Navigation Links
Gene therapy may protect normal tissues during radiation retreatment for lung cancer

The ice ages made massive changes to the Earth's landscape

The ice ages made massive changes to the Earth's landscape. But what was happening below the ice in the oceans?

Research by marine scientists reveals that it was a time of mass destruction as whole communities of animals were wiped out by ice sheets scouring the sea floor.

In the past it has been thought that these ecosystems somehow dodged extinction by recolonising from nearby habitats that escaped obliteration. But researchers at the National Oceanography Centre, Southampton (NOC) and the British Antarctic Survey (BAS) reveal a bleaker scenario.

Dr Sven Thatje, an ecologist at NOC has been working with geoscientists, Dr Claus-Dieter Hillenbrand and Dr Rob Larter at BAS examining one of the harshest environments on Earth - the Antarctic seafloor.

Writing in the October issue of Trends in Ecology & Evolution the scientists provide new evidence that suggests that seafloor organisms were either erased by the advance of ice sheets across the Antarctic continental shelf or starved to death as links in the food chain were broken by the permanent ice cover. There would have been no refuge for shallower living animals further down the continental slope, as huge sediment slides would have buried them. Typically these ecosystems would have been made up of sponges, urchins, sea fan corals, and starfish.

Dr Thatje said: 'We show that during ice ages seafloor organisms emigrated to the deep sea - below the effects of the sediment slides and ice. From there, organisms may have invaded open marine shelters of the Antarctic shelf, which were not affected by the advance of ice masses. Or these animals may have recolonised the Antarctic shelf from the deep-sea during the warm period following each ice age.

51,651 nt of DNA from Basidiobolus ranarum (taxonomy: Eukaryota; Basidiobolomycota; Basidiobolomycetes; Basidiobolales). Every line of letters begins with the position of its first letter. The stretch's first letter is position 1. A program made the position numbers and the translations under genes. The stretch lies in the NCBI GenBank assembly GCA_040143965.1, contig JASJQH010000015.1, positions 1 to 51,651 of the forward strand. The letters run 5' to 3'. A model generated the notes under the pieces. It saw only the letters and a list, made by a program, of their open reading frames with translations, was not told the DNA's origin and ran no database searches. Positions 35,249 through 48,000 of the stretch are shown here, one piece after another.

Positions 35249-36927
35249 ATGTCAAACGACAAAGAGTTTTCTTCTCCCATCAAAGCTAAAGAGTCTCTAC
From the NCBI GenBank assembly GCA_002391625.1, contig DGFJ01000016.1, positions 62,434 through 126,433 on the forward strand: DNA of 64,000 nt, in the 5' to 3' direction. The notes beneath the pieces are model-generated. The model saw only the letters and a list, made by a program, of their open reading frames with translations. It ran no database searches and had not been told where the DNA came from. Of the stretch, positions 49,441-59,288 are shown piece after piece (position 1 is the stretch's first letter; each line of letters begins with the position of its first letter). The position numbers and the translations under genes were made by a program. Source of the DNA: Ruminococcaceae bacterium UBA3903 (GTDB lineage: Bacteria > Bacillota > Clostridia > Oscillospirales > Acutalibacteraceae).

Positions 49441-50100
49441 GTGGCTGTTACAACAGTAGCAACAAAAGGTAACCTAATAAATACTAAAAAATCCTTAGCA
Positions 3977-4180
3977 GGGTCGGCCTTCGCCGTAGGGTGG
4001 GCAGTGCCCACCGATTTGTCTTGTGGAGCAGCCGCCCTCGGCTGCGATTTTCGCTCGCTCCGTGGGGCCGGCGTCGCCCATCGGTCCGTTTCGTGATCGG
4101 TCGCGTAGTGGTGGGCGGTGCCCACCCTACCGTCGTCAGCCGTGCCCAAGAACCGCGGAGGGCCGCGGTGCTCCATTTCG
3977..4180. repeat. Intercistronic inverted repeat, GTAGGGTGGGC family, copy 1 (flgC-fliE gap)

'Either way it is an impressive feat against the odds as the extreme cold means that these animals respond much more slowly to the destruction of their habitat th an elsewhere in the oceans. They have lower metabolic rates that lower their growth and reproductive rates. Elsewhere in the oceans, a brisingid starfish would reproduce annually and live for ten years. In the Antarctic these starfish can reach 100-years-old but reproduce only once every ten years. This means that full community recuperation takes up to hundreds of years.'

Dr Claus-Dieter Hillenbrand explained: 'Until now it was commonly thought that the destructive action of the ice sheets was not significant enough to eradicate all the fauna and that desolate patches were recolonised from surrounding areas. But our research confirms that the destruction was wholesale with very little surviving. Even today calving icebergs ploughing across the seafloor destroy everything in their path. Imagine the impact of ice sheets during the ice ages that covered a much wider area in a time of lower sea levels.'

The team's research will lead to a radical rethink of the evolutionary history of Antarctica as the work challenges all the accepted theories. The scientists argue that shallow water animals were retreating to the deep ocean and then returning to recolonise Antartica's shelf seas. Clues to how these two very different communities could have achieved this may lie in the animals' DNA.